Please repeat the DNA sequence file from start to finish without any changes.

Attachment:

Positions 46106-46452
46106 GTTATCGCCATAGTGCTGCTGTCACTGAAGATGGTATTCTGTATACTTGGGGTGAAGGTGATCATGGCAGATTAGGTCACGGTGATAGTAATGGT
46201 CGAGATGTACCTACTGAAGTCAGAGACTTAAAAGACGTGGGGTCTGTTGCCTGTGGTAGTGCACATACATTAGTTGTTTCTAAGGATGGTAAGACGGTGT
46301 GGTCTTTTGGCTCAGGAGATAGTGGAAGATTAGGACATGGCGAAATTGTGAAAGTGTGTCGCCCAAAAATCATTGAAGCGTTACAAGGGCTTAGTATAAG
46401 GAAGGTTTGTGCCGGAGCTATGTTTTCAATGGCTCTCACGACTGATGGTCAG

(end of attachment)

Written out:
Positions 46106-46452
46106 GTTATCGCCATAGTGCTGCTGTCACTGAAGATGGTATTCTGTATACTTGGGGTGAAGGTGATCATGGCAGATTAGGTCACGGTGATAGTAATGGT
46201 CGAGATGTACCTACTGAAGTCAGAGACTTAAAAGACGTGGGGTCTGTTGCCTGTGGTAGTGCACATACATTAGTTGTTTCTAAGGATGGTAAGACGGTGT
46301 GGTCTTTTGGCTCAGGAGATAGTGGAAGATTAGGACATGGCGAAATTGTGAAAGTGTGTCGCCCAAAAATCATTGAAGCGTTACAAGGGCTTAGTATAAG
46401 GAAGGTTTGTGCCGGAGCTATGTTTTCAATGGCTCTCACGACTGATGGTCAG